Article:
WASHINGTON -- In the last days of Lent more than 36,000 Americans joined a liquid-only fast to protest congressional budget cuts that fall most heavily on the backs of the poor, according to organizers.
Leading the protest were the Rev. Jim Wallis, founder of Sojourners and a noted evangelical figure in social justice, and former Ambassador Tony Hall, executive director of the Alliance to End Hunger.
Spokesmen for the U.S. Catholic bishops also warned against “disproportionate cuts in essential services to poor persons” as Congress tries to hammer out a fiscal 2012 budget agreement.
In a letter April 13 to members of the House of Representatives, Bishops Stephen E. Blaire of Stockton, Calif., and Howard J. Hubbard of Albany, N.Y., acknowledged that the government faces tough choices in seeking to reverse the federal deficit, but added: “We also fear the human and social costs of substantial cuts to programs that serve families working to escape poverty, especially food and nutrition, child development and education, and affordable housing.”
Blaire is head of the U.S. Conference of Catholic Bishops’ Committee on Domestic Justice and Human Development. Hubbard chairs the bishops’ Committee on International Justice and Peace.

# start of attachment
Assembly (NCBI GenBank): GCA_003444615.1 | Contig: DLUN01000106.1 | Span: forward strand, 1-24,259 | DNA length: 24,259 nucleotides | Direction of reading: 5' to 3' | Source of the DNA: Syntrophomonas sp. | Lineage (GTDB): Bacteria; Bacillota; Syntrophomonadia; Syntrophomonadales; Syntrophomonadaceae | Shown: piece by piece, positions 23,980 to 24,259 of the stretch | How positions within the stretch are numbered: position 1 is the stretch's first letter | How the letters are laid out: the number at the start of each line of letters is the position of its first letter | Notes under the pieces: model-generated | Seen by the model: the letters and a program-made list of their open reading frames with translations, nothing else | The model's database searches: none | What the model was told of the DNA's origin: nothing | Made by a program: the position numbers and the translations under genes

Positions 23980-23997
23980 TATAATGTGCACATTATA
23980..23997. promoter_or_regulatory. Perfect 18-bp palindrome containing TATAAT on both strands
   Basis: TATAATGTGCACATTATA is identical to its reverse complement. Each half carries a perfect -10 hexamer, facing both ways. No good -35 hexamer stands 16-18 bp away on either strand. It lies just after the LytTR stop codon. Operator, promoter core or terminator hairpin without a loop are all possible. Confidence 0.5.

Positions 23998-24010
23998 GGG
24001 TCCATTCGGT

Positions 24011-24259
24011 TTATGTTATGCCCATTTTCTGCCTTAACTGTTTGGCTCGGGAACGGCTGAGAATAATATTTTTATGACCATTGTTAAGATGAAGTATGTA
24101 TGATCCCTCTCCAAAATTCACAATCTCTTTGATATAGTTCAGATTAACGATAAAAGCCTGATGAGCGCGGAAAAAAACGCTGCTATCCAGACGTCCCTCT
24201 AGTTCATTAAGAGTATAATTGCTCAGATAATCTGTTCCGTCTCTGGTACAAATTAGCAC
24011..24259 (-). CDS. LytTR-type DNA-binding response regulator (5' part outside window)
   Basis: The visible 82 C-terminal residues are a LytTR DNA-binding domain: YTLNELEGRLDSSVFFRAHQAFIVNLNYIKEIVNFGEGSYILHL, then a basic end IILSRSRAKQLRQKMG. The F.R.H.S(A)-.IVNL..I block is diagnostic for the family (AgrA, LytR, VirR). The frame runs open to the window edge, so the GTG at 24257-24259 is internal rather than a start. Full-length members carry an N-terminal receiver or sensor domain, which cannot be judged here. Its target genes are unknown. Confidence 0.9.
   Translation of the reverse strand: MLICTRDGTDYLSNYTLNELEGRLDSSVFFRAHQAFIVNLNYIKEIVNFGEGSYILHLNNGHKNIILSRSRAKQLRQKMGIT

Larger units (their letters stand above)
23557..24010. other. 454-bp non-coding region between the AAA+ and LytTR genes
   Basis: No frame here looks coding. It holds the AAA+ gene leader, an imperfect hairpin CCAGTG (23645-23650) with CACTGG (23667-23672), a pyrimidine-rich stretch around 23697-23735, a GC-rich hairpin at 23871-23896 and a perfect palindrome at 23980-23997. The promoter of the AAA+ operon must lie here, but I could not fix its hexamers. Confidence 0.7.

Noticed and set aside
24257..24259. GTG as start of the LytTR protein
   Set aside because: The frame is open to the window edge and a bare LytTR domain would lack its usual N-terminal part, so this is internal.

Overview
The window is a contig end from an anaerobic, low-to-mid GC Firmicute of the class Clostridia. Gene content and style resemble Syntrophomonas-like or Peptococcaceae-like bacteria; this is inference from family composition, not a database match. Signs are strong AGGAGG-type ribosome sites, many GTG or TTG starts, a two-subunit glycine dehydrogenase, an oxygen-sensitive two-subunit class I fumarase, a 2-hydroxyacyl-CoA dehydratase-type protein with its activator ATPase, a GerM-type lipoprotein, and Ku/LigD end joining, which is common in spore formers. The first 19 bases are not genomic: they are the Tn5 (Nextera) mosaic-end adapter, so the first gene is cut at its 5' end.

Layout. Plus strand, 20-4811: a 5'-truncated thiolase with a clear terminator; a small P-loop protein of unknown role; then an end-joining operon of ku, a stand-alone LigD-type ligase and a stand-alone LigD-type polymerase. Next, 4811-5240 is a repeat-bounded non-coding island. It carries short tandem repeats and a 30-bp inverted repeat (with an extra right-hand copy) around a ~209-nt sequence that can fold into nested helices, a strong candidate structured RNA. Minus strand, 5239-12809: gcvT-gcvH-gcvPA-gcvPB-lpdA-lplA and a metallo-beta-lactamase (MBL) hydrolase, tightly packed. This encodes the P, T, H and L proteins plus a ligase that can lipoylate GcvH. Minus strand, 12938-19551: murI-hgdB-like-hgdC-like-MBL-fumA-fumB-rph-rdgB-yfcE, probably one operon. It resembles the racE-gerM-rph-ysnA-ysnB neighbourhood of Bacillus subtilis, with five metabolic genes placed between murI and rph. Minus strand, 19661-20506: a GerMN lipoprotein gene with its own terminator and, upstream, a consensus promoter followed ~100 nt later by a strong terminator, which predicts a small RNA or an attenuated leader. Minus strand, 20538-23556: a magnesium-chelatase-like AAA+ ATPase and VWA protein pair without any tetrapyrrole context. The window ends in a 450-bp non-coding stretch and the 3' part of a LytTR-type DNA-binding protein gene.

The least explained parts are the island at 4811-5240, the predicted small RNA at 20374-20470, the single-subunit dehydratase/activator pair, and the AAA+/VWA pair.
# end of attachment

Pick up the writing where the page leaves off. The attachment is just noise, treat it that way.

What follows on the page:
In its continuing resolution on the fiscal 2011 budget, passed at the last minute in early April to avoid a government shutdown, Congress especially targeted programs for the poor at home and abroad in its $38 billion in budget cuts.
Republicans in Congress have been pressing for more of the same in the 2012 budget, including moves to shift a portion of Medicare, the federal health care program for the elderly, to private insurance programs.
Wallis and Hall announced the Hunger Fast March 28, as Congress was struggling to pass a fiscal 2011 measure that would avert a government shutdown April 8.
After that measure passed, Wallis said, “The government didn’t shut down but the budget crisis has not been averted.”
“This compromise represents the interests of all those who make big campaign contributions but betrays the poor and vulnerable,” he added. “Our endless military spending has gotten another free pass while those who can least afford it are getting cut. This compromise has only strengthened my resolve to continue fasting, and we call for any person of faith or conscience to keep joining the fast and spreading the word.”
As the end of Lent neared, Sojourners said that more than 36,000 activists, including more than two dozen members of Congress, had joined the liquid-only fast.
News and commentary on the fast appears on the Internet at hungerfast.org.